IoS Appeal: Food aid has transformed Ekure into a healthy child

view gallery VIEW GALLERY

She featured on our front page four months ago – a child facing death. The future now is much brighter as malnutrition rates have dropped, thanks to the work of charities such as Merlin. But rains are causing problems

Kenya

The young girl smiling and running towards the camera is almost unrecognisable. Four months ago, five-year-old Ekure Nachukuli was so hungry she could barely muster the strength to walk. In July, her family in Turkana, northern Kenya, was in the grip of a prolonged drought which pushed almost 13 million people to the point of starvation across the Horn of Africa. She was pictured on the front page of this newspaper, weakened by hunger and slumped over a bag of food aid. Now, her cheeks – once sunken by hunger – are plump; her arms and legs, formerly brittle as twigs, are strong.

The Independent on Sunday watched the beginning of this transformation last July as Ekure was weighed, measured and put on an emergency feeding programme by the medical relief charity Merlin, which we have chosen for this year's Christmas appeal.

The charity is one of very few working in this inhospitable 35,000sq km district, whose population of 37,000 has been suffering largely unnoticed, far from roads or any help.

Ekure's family, who lost most of their livestock, had survived on bitter wild berries which had left the child so weak she weighed less than many British two-year-olds. Her medical records even say she is two, but Merlin believes she is actually five and her records were created late. Her mother, Etokoit Nachukuli, herself rake thin, had looked on frowning with fear as a nurse classified Ekure – the youngest of her eight children – as severely malnourished.

"We thought Ekure would be swept away by the drought," Etokoit said, speaking last week at their remote home in Nakapelewoi, half a day's drive from the regional capital, Lodwar. Ekure was given bags of the fortified food PlumpyNut, which the young girl recalls shyly as being ebob – meaning "sweet" in Turkana – and refers to as chocolate. "Ekure liked that chocolate, because she was hungry and malnourished," her mother recalled. "She ate it, and that's what she ate until she became healthy again... She changed, she got fatter; that's why she's healthy the way she is now. She was bad before, weak – I had to carry her on my back."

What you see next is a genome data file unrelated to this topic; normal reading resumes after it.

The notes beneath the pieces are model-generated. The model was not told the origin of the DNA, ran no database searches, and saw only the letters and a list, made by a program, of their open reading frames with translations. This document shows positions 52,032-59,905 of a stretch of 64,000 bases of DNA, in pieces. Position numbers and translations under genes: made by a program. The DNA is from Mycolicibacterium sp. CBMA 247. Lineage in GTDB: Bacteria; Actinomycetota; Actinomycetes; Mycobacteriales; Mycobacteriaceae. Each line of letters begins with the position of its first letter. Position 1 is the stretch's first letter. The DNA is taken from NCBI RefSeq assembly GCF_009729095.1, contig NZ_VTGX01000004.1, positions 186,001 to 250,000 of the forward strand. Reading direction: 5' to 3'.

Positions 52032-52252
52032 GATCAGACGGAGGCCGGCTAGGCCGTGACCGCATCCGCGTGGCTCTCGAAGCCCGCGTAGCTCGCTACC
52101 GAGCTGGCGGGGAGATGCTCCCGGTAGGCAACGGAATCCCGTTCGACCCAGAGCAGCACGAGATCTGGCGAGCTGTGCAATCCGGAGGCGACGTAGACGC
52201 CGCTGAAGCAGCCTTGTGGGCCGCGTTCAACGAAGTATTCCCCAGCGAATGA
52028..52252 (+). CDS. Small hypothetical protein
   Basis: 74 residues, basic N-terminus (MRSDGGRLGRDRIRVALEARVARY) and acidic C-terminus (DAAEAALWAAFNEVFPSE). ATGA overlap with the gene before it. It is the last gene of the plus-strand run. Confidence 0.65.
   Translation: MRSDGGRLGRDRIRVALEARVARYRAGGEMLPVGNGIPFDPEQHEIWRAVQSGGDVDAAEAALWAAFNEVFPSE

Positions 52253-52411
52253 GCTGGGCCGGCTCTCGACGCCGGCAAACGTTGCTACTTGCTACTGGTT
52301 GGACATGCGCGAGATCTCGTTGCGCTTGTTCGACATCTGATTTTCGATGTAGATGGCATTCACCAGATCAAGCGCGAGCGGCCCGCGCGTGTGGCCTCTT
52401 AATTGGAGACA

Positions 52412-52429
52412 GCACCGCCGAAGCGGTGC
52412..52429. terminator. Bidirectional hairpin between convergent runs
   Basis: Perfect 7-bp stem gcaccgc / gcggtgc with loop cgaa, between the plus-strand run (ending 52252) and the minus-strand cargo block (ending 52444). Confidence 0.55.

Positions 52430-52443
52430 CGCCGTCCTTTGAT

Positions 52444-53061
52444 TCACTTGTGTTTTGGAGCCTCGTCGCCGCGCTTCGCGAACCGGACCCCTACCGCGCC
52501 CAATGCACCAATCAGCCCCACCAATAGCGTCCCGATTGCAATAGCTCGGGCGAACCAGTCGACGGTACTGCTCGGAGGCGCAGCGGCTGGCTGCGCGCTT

In the past, the Nachukuli family had a herd of 1,000 goats, but this has been reduced to about 10. They also lost all their donkeys and share only a handful of camels with their extended family. The Kenyan government estimates that some 248,000 livestock were lost across the country this year because of the drought. More than 3.5 million Kenyans are still reliant on food aid for survival.

Now the family's camels are producing milk again, giving them enough to drink and some left over to sell, providing cash to buy flour.

Eugenie Reidy, an anthropologist working with the Turkana people, found Ekure and her family living only two kilometres (just over a mile) from the clearing where Merlin first distributed emergency food in the summer. She said this unseasonably long drought – which has gone on almost uninterrupted by rain for three years – has disrupted all their normal mechanisms of survival. "The pattern is broken. When you know when the rains are coming, and when the drought is coming, you know what to expect and how to adapt. What's made it hard for families such as Ekure's is that it's become so hard to predict things."

Etokoit said: "It used to be drought followed by good season, but now the drought continues and continues. At last, we have received the rain; that's the good season."

The long-awaited rains began last month and, like Ekure, Turkana itself is transformed. Where once the earth was cracked and dry, leaving nothing to grow but thorn bushes and dying acacia trees, now the landscape is verdant green, with grass, flowers and trees poking up through wet soil.

But in a cruel twist, the rains that have been so long hoped for are now wreaking havoc for many people. Showers are normal between October and December, but the past month has been an almost uninterrupted deluge, causing flash floods that send raging rivers across roads, cutting off communities from urgently needed food supplies. The rain has also brought new health problems, with outbreaks of cholera and typhoid.

Lea Gilbert, Merlin's programme director in Turkana, said: "The rains are really becoming a problem. It's jumped from one challenge to another: first there was not enough water and now there's too much."